For years, all my favorite trails led to lakes. On day hikes in particular, I'd bring a lunch and a book, and once I reached the lake, I'd find a (hopefully!) quiet spot to sit and munch and read for at least an hour. I didn't understand the point of trails to ridges and basins. If there was no specific destination, how did you know when to stop hiking? When did you get to sit and read? Over the past year though, I've started to appreciate ridges and passes more. Sure, the stopping point is often less obvious, but that means there's room to wander and explore. And it's hard to beat the views you get from a pass or a summit. Until recently, I never would have considered hiking somewhere like Marmot Pass, but I'm so glad that's changed!
Somehow, even though I've lived in the Seattle area for most of my life, this was my first hiking experience in the Olympic Mountains. They always seems so far away and difficult to get to, which is crazy since on sunny days they tower over Seattle from my office on the other side of Lake Washington, seeiming almost close enough to touch. While the western side of the Olympic Peninsula is certainly a long way away (minimum 4 hour drive one way, plus a ferry, to get out to the coast!) there are plenty of trails leading into the depths of the Olympics from the Hood Canal. The trail we hiked follows the Upper Big Quilcene River, gently climbing through lush, mossy old growth forest for the first couple miles. The Shelter Rock camp, about 2.5 miles in makes for an excellent lunch spot. This would also make for an excellent camp in April or May, when snow still blankets the trail at higher elevations, and the wild rhododendrons surrounding the camp would be blooming.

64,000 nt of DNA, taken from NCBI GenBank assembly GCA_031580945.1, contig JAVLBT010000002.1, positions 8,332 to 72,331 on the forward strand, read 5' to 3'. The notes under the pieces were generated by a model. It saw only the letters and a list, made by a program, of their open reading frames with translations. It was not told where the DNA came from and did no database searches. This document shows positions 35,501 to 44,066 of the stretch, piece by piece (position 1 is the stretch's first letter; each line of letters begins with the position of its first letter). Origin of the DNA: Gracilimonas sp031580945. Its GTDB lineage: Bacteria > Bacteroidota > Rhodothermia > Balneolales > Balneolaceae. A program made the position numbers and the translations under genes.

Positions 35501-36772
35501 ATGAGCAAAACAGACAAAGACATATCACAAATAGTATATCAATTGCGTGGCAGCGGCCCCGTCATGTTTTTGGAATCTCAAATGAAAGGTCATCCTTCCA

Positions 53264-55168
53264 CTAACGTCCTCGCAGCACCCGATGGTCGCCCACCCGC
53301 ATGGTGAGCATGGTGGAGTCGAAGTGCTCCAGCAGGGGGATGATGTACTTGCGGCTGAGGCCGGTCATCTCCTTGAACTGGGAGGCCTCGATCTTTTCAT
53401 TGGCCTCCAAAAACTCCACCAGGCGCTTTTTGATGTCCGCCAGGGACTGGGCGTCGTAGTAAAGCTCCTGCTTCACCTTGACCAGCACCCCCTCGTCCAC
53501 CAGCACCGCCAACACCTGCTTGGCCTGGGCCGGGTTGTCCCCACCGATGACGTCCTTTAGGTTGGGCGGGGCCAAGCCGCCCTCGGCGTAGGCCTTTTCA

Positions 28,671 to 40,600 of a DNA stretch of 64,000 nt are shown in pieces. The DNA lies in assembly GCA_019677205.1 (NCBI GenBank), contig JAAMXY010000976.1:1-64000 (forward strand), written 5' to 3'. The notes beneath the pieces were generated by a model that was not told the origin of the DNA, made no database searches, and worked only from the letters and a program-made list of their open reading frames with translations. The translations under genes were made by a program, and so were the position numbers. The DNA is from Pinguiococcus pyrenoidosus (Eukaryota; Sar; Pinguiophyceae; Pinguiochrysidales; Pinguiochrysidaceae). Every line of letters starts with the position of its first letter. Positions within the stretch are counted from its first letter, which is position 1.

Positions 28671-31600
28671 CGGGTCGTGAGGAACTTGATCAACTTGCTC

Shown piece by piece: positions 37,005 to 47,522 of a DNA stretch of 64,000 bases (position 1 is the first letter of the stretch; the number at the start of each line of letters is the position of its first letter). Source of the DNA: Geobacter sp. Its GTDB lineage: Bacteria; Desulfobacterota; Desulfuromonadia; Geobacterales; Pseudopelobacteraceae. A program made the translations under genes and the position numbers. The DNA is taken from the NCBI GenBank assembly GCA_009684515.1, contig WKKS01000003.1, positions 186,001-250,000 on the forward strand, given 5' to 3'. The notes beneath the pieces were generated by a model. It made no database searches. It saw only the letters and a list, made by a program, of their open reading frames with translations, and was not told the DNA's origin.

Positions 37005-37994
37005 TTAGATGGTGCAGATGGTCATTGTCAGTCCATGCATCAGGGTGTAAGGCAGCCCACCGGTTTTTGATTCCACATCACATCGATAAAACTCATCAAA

Once it passes Shelter Rock camp, the trail breaks out of the forest and begins to climb steeply to Camp Mystery and the pass. I had planned that we would continue past Camp Mystery to find a private campsite somewhere in the meadows near the pass, but for some unknown reason, Andy's legs started to cramp badly as we climbed, so once we reached Camp Mystery at 3:00 and found it was already filling up, we decided to stop for the day. After setting up our camp, I headed for the pass, leaving Andy at camp to relax and give his legs a break. The clouds had been low and dense all day, so we hadn't had many views during the hike up, but I was holding out hope that at the pass I'd break through the clouds for some views of the nearby Olympics. Sadly I had no such luck. Once I reached the pass, the clouds were so thick I could hardly see the trees beyond the pass. Still, with the dense mist rolling through the sparse and scrawny trees, the upper meadows were truly magical.
The next morning I woke to sunshine and I couldn't resist another trek up to the pass for a glimpse of the mountains before we left. This time I was in luck. While the sky was far from clear, the Olympic Mountains were visible in all their glory! Since we wanted to make it back home in time for dinner, I didn't have much time to linger or explore. Even though I was looking forward to clean clothes and the lovely shower I'd take when I get home, it was almost impossible to tear myself away from such a beautiful spot. After this first venture into the Olympics, I will certainly be coming back for more in the future. Hopefully with more time for exploring to my heart's content!